The Royal Lineages

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  • Wilson Family History HOME PAGE:

    by Wendell E. Wilson


    The Royal Lineages

    _ _______________________________________________________________________ It has been said that, if accurate genealogies were universally available, just about

    everyone of white skin and European extraction could trace a direct line of ancestry back to the Emperor Charlemagne (747-814). The centuries of intermarriage have, one way or another, tied everyone together. Consequently, one cannot really feel privileged by virtue of having traced a personal line of royal lineage. This may be disappointing to those with aristocratic or classist pretensions, whose only motivation for genealogical research is to find a documented excuse to feel superior. However, there are ample other fascinations in distant genealogy to hold our interest, personal aggrandizement aside. The main virtue is that it helps us to feel a part of history, to really (literally) relate to times past and to the people who lived their lives in those times.

    Most people not involved in historical or genealogical research are quite surprised

    (and somewhat skeptical) to learn that so much is known about medieval genealogies, even going back to Roman times. It must be remembered that, in those days, personal lineage was one of the few things considered worth recording and preserving. Many potential rewards and advantages were bestowed on the basis of birthright, sometimes many generations removed. The possibility of a hereditary windfall involving titles, lands, privileges, and even occupations existed only for those who could substantiate their hereditary claims through an accurate genealogical record which could survive the challenges of competing claimants. This situation is a bit difficult for modern Americans to understand, because heredity here is considered insignificant in comparison to personal qualities, skills and achievements; an American must earn respect and position on his own, and can aspire to a higher class or socioeconomic position with relatively little discrimination as a result of his ancestry. "Anyone can grow up to be President," as we like to say. Such an outlook, however, was totally unknown throughout most of European history.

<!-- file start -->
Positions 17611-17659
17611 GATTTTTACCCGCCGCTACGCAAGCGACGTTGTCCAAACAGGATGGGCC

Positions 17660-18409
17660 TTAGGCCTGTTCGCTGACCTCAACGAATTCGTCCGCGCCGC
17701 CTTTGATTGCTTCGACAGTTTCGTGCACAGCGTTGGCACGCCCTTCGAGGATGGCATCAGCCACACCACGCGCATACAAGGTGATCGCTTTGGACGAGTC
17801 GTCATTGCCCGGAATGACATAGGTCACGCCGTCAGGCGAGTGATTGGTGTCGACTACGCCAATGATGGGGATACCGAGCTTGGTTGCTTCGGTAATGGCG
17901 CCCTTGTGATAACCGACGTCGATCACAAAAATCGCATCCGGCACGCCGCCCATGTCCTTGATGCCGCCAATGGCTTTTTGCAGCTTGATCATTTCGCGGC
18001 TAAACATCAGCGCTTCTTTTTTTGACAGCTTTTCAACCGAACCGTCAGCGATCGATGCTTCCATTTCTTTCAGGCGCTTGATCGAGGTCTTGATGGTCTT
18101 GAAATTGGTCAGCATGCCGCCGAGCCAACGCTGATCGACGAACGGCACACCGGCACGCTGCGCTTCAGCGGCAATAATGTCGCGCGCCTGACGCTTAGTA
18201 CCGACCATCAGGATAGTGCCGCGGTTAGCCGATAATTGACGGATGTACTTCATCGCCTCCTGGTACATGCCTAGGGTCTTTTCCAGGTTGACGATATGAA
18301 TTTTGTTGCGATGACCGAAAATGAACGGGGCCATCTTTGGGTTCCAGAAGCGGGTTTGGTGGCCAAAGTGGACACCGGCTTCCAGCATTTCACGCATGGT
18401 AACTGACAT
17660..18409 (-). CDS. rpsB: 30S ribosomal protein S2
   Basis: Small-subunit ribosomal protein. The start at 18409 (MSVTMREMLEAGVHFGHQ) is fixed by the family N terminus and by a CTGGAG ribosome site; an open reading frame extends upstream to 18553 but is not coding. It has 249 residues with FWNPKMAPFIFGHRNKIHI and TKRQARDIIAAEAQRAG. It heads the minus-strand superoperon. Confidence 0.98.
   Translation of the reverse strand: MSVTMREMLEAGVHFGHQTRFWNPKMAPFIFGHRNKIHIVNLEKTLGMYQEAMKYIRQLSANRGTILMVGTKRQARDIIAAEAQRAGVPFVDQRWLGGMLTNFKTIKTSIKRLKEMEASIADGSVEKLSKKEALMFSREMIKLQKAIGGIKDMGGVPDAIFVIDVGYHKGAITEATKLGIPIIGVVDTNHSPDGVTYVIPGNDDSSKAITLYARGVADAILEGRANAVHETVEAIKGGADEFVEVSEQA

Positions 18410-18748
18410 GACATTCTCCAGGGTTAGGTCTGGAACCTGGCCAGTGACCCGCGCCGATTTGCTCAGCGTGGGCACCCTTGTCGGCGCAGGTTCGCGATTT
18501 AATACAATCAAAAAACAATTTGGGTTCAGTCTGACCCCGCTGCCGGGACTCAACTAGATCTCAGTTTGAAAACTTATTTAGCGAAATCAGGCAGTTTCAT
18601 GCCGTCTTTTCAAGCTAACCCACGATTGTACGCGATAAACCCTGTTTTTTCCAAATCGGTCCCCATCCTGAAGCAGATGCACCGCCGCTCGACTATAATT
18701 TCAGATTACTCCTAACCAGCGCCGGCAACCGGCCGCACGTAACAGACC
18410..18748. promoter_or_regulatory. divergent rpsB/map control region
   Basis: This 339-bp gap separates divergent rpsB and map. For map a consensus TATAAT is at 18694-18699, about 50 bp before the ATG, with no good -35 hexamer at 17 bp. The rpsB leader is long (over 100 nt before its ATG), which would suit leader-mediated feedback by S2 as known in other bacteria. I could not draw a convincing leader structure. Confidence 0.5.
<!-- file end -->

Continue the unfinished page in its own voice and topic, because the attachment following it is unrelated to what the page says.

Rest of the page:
In any case, a vast amount of this ancient genealogical data, especially regarding the

    aristocratic classes and royalty, has survived in the archives of European libraries and

  • Wilson Family History HOME PAGE:

    by Wendell E. Wilson


    monasteries, especially in the form of ancient wills, land grants, decrees, peerage records, and other miscellaneous documents, including especially the "Domesday Book," a census of England commissioned by William the Conqueror in the 11th century.

    It must also be admitted, however, that the occasional early chieftain, warlord or

    despot would sometimes have a fictitious lineage drawn up for himself to justify his position as ruler. Challengers to these "birthrights" probably didn't live long. So, we see a few lines traced back to Noah or Adam or Abraham, with no confirmation or independent correlation from any other historical source except the Bible. These "mythological" genealogies are relatively easy to spot. But they are fun to look at and wonder about...who knows? Perhaps there is more truth to some of them than we realize.

    The history of the Dark Ages and the Middle Ages is not taught in much detail in our schools, but that is because so much of it was ultimately inconsequential. The petty feuds and wars between local fiefdoms and small "kingdoms" went on century after century with mind-numbing repetitiveness and with no real resulting advances in our culture. So we don't bother to burden our children with the task of learning it. But the history is known and is well documented, in great detail. Delving into it is another of those little fascinations provided by the hobby of distant genealogy.

    Unfortunately, most ancient lines involving commonfolk and peasantry have not

    been recorded and preserved. But sometimes the surnames at least give a clue to our medieval ancestors' activities. For much of early European history the common people didn't even have last names, but they began to adopt them around the 13th and 14th centuries. Oftentimes they used the name of their occupation; "Faulkner," for example, means someone who raises and trains sporting falcons. "Sparks" refers specifically to one who raised and trained sparrowhawks. "Chandler" refers to someone who makes and sells candles. Or they might have taken the name of their home town; "Ulmer" simply means a resident of the town of Ulm. Another alternative was to take a name meaning "son of," followed or preceded by the first name of their father; "Willson" ("son of Will") would be a prime example. The name components "Mac," "Mc," "Fitz," "Ben," "Vitch," and others all translate to "son of" in various languages. Some names combined these types of origins; for example Walter de Caen (from the town of Caen), a companion of William the Conqueror, began a line which became de Kenson, and ultimately Dickenson.